OSS/BSS: Recognize the Warning Signs

People, processes and OSS/BSS are the foundation of telcos worldwide. Given the dizzyingly fast technological advancements and the urgency of change brought about by AI, stagnating revenue growth and the pressing need to transition from telcos to techcos, the imperative of making this foundation as solid as possible has never been greater.

In this article, we’ll look at one of the cornerstones - OSS and BSS. We’ll define them and explain why some communication service providers (CSPs) are planning to replace them. And, we’ll give you a list of the warning signs that indicate potential issues with these systems. Additionally, we’ll provide tips on how to recognize an OSS/BSS stack that will make CSPs better able to support their people and processes for future business needs.

What is OSS/BSS?

In the telecommunications industry, OSS stands for "Operations Support System". OSS refers to a set of software applications and systems designed to manage and support the daily operations of a telecommunications network. These systems handle various tasks such as network inventory management, service provisioning, network monitoring, fault management, performance management and billing. Essentially, OSS ensures that the network operates efficiently, services are delivered reliably and customers receive the quality of service they have come to expect.

BSS stands for "Business Support System". BSS encompasses software applications and systems that handle customer-facing operations and support business functions within a communications service provider (CSP). These functions typically include customer management, billing and invoicing, product catalog management, order management, revenue management and customer support systems. BSS plays a crucial role in managing customer relationships, facilitating billing processes, offering and provisioning services, and ultimately ensuring the profitability and efficiency of telecommunications businesses.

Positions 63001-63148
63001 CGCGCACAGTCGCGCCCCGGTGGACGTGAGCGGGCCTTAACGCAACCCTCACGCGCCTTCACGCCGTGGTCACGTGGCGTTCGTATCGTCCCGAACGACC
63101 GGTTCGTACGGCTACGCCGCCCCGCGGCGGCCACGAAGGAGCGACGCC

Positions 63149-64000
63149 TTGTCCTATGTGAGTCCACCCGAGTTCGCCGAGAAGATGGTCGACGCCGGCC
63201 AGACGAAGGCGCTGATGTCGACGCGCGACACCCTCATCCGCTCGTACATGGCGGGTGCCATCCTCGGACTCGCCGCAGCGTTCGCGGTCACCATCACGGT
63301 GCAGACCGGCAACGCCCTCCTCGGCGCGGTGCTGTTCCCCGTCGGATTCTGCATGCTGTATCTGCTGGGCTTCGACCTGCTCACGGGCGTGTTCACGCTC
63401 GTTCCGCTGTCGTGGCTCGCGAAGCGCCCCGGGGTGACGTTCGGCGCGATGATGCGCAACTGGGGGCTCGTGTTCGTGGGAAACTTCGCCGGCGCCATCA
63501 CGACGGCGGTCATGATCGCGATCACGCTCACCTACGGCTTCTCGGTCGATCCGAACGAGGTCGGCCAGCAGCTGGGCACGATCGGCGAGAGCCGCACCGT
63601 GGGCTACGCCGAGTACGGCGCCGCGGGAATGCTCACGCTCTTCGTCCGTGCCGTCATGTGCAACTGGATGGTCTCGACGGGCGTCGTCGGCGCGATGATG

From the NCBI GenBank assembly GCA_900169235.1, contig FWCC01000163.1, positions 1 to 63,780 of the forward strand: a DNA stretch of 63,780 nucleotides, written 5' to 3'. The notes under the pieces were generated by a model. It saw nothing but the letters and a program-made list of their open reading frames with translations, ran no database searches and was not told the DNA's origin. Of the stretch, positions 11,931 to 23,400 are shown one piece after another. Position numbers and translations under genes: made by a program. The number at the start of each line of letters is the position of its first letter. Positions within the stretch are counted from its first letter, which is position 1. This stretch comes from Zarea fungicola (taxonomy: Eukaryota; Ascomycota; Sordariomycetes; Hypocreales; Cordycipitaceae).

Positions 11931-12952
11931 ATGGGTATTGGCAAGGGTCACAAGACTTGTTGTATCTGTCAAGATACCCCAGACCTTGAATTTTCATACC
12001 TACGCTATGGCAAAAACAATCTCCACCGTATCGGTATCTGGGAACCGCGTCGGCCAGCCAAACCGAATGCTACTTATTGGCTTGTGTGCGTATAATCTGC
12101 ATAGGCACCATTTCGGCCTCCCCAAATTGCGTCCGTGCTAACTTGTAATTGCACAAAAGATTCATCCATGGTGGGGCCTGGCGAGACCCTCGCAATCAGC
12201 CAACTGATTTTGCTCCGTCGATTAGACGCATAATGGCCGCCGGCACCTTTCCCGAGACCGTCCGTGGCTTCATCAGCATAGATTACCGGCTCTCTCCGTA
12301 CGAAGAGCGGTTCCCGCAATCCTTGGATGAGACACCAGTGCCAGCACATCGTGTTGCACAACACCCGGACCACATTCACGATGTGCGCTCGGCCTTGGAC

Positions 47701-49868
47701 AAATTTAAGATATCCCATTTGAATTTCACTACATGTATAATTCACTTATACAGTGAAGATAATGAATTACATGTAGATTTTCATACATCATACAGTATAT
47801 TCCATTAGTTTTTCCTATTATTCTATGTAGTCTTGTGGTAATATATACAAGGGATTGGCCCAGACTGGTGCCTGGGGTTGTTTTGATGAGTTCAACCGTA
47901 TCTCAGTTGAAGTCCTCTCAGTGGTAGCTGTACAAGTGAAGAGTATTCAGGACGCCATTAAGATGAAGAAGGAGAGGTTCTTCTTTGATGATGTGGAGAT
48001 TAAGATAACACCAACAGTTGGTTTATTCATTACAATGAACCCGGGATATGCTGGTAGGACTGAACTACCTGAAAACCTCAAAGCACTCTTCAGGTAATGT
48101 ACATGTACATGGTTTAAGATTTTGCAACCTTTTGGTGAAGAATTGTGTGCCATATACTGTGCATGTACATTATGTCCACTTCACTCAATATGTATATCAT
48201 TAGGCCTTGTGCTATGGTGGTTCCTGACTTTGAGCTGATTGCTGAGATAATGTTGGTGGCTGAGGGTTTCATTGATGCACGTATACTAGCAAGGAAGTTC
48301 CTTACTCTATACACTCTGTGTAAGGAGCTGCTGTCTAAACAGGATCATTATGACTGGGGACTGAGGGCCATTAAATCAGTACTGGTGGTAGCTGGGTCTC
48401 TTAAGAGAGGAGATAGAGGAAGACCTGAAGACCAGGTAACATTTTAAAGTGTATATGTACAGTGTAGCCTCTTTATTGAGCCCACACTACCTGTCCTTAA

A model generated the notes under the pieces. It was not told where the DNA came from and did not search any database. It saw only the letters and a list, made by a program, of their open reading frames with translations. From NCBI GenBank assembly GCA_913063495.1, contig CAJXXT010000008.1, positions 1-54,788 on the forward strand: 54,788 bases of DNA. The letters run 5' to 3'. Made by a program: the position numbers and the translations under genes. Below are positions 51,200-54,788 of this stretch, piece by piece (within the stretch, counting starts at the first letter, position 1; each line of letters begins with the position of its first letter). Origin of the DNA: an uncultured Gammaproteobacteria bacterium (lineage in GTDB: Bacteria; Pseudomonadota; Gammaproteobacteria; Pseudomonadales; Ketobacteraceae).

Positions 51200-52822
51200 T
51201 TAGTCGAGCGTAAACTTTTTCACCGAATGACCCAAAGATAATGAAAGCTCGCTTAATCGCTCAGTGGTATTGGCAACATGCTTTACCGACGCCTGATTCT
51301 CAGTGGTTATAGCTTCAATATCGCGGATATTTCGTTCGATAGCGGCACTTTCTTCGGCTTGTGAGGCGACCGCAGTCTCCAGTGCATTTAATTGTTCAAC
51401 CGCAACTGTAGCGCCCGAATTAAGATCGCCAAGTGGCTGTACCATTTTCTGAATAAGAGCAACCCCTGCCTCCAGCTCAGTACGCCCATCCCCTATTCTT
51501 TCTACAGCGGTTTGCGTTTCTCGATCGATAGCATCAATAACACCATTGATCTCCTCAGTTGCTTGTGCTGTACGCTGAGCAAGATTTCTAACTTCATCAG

Why are CSPs replacing their OSS/BSS?

The telecom industry was one of the early adopters of digital technology going as far back as the 1990s. In fact, telcos have enabled digital transformation in other industries with their investments in technology and interoperability supporting a profound change in information and capital flows through the global economy.

However, according to a BSG survey from 2021, only 22% of telcos successfully executed a digital transformation themselves, which is significantly below the cross-industry average. Perhaps precisely because of the early implementation of software systems that have since been constantly built upon in a “Frankenstein manner”, many communication service providers are now left with OSS/BSS stacks designed as monoliths to handle a very different set of use cases.